Translation:I am sick today.
it is kind of unnatural to me to say became sick. I think 'i got sick' is common, but it sounds like US english to me. In britain I think we would just say 'I am ill today,’ even if it doesn't emphasise 'became.'
Maybe the translation for 生 should be "got" rather than "give birth to/become."
I am not sure how to translate this exactly because I always use "today I am sick" became sick is definitely not natural.
A native English speaker would say "I got sick today." "Became" sounds very stilted
I have noticed that most of the Chinese questions expect the time word at the very end of the sentence.
了 is here to show completion - "getting sick" has been completed even tho you are still ill. In English we don't think of it like that for today, but we're not just learning one phrase here. Change it to yesterday or last week and "became / got sick" makes more sense.
I thought it was too show a change of state? I'm sick, opposed to yesterday when I wasn't sick. That's what's explained in the intro too.
I was fooled by the final 了to say "I was sick today." But now I want to know how "I was sick today" would differ from this sentence.
Those two ideas are not necessarily distinct in Chinese. But to emphasize a "past tense" here, I would add words to show the passage of time, such as 整天 (all day), 今天早上 (early this morning)…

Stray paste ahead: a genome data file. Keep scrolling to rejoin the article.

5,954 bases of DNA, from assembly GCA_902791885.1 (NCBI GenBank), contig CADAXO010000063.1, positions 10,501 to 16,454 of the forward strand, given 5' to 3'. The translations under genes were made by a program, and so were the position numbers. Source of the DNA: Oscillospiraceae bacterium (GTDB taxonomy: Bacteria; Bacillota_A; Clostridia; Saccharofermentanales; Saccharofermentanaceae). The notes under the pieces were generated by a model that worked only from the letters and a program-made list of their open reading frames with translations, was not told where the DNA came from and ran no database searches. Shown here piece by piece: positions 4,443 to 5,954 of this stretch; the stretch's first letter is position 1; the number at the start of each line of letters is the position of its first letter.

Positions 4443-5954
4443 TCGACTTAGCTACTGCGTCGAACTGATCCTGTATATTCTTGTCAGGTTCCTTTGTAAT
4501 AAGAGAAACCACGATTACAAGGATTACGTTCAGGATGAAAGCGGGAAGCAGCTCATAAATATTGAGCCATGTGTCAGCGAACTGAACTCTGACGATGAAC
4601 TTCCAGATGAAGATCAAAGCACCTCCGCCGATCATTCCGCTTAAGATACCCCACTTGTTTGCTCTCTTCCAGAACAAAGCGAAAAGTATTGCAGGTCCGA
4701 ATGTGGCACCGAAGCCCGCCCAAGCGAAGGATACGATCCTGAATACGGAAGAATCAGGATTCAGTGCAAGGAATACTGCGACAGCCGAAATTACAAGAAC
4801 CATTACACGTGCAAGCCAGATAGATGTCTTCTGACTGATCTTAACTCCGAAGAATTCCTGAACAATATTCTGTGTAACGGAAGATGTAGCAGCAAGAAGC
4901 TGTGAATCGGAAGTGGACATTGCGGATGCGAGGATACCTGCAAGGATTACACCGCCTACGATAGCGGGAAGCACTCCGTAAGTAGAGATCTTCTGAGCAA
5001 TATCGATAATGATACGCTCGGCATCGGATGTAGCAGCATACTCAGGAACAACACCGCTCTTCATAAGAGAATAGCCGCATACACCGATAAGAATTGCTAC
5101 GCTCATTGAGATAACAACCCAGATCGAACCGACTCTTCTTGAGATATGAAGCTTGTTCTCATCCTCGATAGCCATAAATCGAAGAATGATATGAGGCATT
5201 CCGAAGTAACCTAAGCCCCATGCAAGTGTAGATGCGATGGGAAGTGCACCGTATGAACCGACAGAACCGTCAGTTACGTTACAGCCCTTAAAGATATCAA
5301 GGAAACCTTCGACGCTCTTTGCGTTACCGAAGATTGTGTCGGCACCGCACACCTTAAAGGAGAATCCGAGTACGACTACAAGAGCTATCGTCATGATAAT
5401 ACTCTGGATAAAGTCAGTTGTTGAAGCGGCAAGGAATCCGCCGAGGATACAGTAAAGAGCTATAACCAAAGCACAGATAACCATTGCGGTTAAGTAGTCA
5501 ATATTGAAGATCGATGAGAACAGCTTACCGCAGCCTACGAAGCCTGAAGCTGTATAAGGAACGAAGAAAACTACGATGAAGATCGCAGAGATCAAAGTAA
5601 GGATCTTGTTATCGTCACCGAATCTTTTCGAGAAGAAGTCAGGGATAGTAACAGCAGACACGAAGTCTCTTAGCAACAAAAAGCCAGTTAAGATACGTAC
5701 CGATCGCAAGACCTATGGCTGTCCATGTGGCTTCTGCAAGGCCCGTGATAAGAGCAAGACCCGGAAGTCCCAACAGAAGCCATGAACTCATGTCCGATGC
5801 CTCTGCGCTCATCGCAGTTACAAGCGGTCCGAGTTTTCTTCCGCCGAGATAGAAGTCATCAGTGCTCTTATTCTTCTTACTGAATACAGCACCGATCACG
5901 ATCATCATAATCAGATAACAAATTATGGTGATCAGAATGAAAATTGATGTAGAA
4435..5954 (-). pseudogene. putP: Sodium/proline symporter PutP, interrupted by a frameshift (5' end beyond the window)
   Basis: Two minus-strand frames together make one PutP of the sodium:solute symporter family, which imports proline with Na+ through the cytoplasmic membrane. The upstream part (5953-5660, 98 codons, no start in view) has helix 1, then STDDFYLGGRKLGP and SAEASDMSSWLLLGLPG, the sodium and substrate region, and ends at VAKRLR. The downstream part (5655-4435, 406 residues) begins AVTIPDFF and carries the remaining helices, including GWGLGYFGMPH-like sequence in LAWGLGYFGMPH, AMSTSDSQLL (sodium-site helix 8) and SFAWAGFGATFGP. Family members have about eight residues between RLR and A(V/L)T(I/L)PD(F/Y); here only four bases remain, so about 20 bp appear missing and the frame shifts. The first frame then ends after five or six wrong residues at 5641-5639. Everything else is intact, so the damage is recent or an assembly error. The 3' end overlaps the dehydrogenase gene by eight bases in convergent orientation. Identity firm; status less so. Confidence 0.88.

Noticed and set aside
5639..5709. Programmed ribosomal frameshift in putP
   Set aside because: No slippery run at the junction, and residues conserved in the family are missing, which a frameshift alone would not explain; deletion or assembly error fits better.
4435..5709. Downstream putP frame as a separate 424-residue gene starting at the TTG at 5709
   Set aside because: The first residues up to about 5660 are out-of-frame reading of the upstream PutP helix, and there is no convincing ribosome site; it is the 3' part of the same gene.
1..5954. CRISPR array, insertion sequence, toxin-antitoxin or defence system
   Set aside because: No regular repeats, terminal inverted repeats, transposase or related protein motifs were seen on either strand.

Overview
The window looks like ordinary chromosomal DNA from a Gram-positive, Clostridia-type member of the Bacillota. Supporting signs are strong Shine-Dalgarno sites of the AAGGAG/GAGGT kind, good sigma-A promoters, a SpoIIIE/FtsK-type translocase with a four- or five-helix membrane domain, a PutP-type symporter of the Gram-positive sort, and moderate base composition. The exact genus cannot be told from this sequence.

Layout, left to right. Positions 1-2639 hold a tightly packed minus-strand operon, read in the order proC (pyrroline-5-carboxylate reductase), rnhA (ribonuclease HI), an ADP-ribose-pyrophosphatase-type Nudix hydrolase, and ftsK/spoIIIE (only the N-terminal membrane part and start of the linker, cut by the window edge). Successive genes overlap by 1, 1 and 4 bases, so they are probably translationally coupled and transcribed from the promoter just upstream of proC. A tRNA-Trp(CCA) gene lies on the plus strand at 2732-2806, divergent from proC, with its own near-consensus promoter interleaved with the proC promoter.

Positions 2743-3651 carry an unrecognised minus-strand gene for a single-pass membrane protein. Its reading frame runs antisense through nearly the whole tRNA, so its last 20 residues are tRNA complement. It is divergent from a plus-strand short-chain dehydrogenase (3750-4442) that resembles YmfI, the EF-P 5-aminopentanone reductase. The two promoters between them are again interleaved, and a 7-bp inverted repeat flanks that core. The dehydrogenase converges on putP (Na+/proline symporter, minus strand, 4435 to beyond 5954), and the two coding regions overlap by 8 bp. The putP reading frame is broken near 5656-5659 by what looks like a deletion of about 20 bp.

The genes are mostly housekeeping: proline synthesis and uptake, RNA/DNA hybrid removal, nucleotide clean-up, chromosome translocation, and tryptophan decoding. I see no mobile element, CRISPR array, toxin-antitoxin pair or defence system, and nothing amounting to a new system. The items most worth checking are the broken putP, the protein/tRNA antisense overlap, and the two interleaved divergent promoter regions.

I have the Impression that the Chinese pronunciation should be a little bit more clear in a course for learners ... - I have the Impression that the speaker try to speak "very realistic", but this is not helpful for persons who try to learn. A bit slower and clearer would be helpful. The "了" in this example is nearly not to recognize. Even if a lot of people in real life speak like that, I would like that for teaching the pronunciation is "classical". Thank you for improoving that.
If it's too stilted (which appears to be what you're looking for), then you won't understand real people, so it'd be a little pointless. That said, Duo's pronunciation is like what you're looking for - it doesn't really sound like real people.
Chinese adopts a kind of logic: (I + now + day + get + sick + already), but there is no reason that the other language does the same.
I'm sick - 'today' sounds awkward. of course it's today unless you are facetiously planning on 'being sick tomorrow or in the future'
It's completely natural. I said the same thing to my girlfriend last week (albeit in Chinese) as to why she should walk her dog before she leaves to go to her mom's (I"m dog-sitting). "I'm sick today - I don't want to go out twice. You walk the dog now before you leave. I'll walk the dog later."